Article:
(E) SPEECH ACTS AND DIALOGUE
1. The discourse of a dramatic character, then, ceases to be ambiguous once we are aware of
(a) the context of the enunciation;
(b) the underlying presuppositions and implied meanings.
However, it is not only the sum total of a character’s utterances that needs to be clarified, but also the way in which the dialogue works; and the latter depends on the interplay of forces established between the speakers, to which language is the key. We now know that the rules governing particular languages are not the only ones, and that there are also rules governing the way language functions in speech.
The basic hypothesis (which is that of the linguists of the Oxford school: Austin, Dearle, Ducrot) is that speech is saying, well adapted for conveying information to the interlocutor, but that speech is at the same time doing, since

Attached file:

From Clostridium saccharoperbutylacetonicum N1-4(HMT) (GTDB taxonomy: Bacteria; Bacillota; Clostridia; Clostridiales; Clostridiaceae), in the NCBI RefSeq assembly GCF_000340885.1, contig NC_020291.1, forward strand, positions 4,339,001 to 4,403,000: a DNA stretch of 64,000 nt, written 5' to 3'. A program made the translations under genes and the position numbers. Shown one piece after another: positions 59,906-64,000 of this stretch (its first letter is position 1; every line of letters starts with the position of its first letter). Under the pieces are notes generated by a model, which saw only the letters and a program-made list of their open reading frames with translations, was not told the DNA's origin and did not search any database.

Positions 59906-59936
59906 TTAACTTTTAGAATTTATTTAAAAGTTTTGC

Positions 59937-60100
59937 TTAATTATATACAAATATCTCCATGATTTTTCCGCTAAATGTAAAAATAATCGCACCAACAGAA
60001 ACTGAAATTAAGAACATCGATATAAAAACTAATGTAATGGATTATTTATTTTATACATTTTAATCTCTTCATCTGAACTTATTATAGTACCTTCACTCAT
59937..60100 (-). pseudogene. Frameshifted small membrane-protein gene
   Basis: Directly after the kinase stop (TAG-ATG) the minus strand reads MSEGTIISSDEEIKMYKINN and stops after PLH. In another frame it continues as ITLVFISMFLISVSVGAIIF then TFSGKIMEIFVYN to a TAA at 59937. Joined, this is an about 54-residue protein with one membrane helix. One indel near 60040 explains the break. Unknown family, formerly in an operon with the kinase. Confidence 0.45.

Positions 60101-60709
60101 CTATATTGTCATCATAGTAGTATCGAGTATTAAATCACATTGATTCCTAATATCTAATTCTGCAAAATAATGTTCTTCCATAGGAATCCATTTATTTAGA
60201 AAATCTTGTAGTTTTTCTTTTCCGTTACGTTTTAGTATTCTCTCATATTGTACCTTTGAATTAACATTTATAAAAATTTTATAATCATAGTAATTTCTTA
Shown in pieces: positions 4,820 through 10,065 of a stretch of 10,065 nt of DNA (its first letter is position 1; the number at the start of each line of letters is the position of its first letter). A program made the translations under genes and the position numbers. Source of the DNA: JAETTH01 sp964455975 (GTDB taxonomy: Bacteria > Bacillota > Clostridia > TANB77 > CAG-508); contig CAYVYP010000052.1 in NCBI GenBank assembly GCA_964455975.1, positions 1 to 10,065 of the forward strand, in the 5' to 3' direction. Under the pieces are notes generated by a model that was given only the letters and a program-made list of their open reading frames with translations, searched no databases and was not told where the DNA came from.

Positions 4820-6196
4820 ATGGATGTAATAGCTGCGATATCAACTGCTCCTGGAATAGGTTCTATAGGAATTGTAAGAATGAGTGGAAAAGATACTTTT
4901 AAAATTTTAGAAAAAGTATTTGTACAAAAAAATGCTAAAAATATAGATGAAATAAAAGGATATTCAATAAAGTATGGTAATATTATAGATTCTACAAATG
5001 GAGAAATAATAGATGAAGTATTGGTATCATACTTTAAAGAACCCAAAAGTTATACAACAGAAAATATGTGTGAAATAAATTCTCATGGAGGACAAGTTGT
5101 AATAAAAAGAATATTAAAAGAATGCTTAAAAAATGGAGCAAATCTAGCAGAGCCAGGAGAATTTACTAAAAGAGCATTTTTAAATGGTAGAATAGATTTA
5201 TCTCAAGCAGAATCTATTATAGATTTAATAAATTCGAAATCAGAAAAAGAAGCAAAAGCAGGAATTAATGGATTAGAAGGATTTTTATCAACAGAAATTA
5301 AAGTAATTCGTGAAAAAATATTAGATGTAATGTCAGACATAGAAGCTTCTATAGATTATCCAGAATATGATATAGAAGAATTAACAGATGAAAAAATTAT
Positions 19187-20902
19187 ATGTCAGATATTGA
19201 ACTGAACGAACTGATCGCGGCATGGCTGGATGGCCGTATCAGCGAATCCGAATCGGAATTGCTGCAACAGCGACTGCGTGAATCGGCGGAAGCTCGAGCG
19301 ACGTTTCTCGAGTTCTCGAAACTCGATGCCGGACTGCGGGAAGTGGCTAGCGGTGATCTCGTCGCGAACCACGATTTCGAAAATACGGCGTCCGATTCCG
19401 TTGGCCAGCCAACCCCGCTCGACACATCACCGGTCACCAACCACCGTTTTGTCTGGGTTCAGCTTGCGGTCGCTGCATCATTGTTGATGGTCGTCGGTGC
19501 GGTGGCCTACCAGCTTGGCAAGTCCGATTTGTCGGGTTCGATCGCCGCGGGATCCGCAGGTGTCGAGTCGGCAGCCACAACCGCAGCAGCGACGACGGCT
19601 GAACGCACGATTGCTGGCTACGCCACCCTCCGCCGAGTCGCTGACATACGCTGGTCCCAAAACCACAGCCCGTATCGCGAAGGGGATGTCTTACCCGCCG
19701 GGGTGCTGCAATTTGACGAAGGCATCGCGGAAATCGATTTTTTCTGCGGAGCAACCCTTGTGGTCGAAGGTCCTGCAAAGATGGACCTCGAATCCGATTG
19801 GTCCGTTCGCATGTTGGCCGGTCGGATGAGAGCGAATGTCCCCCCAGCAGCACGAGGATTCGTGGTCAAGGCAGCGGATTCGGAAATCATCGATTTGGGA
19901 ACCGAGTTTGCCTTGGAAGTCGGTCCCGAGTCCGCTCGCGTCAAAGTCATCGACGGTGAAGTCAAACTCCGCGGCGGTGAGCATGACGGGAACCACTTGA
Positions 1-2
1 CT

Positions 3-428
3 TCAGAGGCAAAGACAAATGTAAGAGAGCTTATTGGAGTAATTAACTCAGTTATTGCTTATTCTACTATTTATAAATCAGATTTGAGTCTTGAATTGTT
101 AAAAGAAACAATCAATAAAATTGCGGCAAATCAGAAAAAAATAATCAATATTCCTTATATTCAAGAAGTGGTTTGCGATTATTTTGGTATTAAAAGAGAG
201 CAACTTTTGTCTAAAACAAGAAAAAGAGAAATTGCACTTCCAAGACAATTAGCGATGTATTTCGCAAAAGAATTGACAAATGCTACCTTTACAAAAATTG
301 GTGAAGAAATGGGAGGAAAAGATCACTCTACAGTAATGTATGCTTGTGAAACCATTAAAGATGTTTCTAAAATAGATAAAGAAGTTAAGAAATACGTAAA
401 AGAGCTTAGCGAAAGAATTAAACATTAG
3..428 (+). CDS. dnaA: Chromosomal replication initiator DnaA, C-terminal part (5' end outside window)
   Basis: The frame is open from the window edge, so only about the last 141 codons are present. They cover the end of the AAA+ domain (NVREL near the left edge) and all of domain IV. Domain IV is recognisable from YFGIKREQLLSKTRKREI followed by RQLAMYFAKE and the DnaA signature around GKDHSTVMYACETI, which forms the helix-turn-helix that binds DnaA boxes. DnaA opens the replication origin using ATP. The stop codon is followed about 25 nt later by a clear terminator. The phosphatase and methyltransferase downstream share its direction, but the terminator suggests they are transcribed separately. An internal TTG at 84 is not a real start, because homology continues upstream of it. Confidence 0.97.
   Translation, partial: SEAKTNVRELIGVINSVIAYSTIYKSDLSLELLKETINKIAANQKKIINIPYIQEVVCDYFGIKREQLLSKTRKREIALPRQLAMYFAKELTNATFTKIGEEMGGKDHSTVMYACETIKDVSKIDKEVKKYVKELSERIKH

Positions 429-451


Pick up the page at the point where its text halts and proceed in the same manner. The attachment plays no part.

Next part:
(a) it acts upon others, and that is its goal;
(b) at every moment it establishes a contract with the interlocutor—a contract that creates, modifies, or maintains a certain relationship between the speakers. Actions, contracts, and relationships are the very basis of dramatic dialogue and it is by studying them that we can understand it.